2. The post-modernist list – She really means what she says, and thinks the other ways of knowing are things like belief, spiritualism, mysticism etc., in which she is also being ignorant, because these things are either testable by science or not real.

I will start with a distinction, the fact that science is able to test anything is not just some blatant statement, its true. Anything which is real (reality), is testable by science. Now you may say, “Supernatural things are not testable by science”, this is a common misconception, supernatural things like ghosts and spirits are testable by science, but once they are testable by science they are not supernatural. A common misunderstanding is that there are things that science can test, there are supernatural things which cannot be tested, but are real, and there are things which don’t exist. This is wrong. Things are either real, (have some sort of measurable effect on the universe) or they are not real. Ghosts, for example, they could be real, and in which case, they are testable by science, or they could not be real, in which they are not testable by science. If something can be measured, (demon possessions, spirit hauntings, homeopathy, acupuncture etc.) then it is part of the real world and can be tested by science. There is no possibility of something having an effect on the universe around us (curing a patients cancer, making a possessed person’s head spin 360°, create the universe etc.), and not be testable by science.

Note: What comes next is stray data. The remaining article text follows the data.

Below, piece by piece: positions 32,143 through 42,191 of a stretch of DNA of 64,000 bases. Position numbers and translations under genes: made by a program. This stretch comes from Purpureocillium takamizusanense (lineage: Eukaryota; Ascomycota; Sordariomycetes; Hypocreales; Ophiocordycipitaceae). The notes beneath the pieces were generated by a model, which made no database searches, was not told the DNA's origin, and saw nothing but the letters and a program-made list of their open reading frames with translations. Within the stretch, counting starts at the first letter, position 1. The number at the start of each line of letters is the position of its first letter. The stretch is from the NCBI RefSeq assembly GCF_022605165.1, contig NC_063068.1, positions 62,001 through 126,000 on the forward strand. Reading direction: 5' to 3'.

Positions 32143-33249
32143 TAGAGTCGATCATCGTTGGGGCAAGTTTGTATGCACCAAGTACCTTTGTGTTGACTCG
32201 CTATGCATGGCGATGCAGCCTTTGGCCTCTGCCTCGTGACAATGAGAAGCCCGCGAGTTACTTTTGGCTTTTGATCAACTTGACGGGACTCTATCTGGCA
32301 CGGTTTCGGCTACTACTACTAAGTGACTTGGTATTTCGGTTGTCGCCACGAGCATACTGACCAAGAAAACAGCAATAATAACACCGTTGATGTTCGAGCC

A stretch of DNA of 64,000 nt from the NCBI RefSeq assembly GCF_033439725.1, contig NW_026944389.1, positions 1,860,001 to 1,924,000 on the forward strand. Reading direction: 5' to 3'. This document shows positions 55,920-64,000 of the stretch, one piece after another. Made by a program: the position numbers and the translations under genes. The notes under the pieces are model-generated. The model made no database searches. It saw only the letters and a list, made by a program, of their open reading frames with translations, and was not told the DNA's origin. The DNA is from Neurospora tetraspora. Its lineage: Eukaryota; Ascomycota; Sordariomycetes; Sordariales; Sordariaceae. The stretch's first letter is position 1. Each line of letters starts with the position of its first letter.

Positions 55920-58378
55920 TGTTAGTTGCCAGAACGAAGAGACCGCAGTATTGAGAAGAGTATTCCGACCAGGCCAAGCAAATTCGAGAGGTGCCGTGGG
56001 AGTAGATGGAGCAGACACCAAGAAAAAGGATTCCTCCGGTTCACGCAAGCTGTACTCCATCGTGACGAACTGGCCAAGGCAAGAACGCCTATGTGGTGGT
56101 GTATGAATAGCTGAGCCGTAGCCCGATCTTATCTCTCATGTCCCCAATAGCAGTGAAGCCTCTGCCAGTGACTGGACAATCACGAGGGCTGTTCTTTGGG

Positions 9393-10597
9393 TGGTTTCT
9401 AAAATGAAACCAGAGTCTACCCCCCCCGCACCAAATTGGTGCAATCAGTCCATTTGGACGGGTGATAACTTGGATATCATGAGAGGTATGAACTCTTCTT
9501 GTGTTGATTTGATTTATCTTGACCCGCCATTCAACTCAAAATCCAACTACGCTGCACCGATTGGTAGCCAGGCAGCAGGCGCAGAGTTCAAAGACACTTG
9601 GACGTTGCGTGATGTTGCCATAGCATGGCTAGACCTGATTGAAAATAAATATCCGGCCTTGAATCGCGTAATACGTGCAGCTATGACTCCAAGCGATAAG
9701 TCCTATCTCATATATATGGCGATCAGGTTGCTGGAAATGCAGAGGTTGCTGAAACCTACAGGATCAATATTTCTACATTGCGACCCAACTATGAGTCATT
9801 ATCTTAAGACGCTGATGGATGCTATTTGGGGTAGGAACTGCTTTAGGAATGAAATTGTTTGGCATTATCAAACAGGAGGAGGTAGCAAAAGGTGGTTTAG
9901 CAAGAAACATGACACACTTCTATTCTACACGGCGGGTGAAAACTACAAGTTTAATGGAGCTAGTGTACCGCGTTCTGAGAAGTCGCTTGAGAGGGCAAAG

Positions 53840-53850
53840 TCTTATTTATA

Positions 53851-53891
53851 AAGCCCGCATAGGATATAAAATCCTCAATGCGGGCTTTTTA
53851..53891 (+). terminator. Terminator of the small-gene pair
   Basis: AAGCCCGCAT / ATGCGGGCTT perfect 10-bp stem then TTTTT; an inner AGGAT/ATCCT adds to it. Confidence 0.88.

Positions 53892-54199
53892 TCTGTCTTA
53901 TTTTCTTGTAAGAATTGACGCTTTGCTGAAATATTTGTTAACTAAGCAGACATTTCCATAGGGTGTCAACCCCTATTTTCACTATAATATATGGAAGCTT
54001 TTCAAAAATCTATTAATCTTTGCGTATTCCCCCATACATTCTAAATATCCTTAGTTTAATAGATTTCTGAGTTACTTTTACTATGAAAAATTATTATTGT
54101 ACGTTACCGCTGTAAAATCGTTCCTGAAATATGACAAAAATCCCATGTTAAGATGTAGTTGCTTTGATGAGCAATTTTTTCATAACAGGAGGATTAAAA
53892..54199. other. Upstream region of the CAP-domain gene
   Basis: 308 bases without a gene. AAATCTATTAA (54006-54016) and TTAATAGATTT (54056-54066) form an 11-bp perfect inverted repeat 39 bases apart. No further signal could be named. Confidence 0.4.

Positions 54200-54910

That is because science is just measuring the world around us, in the purest and simplest form, and this is amazing to me, because it is the only discipline where you know that the same thing will be found over and over again. Think of the greatest three scientists of the last two centuries, Darwin, Tesla, Einstein. If these people were never to have existed, then somebody else would have made their discoveries instead. Somebody else, probably Wallace, would have published the theory of evolution, somebody else would have invented the Tesla coil (albeit with a different name) and AC electricity, and somebody else would have theorized special and general relativity. This is true because the outcomes of science are based on reality.

Science by definition, is the measuring and describing of the world around us, and it is the one and only way to find out things about the reality of the world we live in. I will eave you with a quote from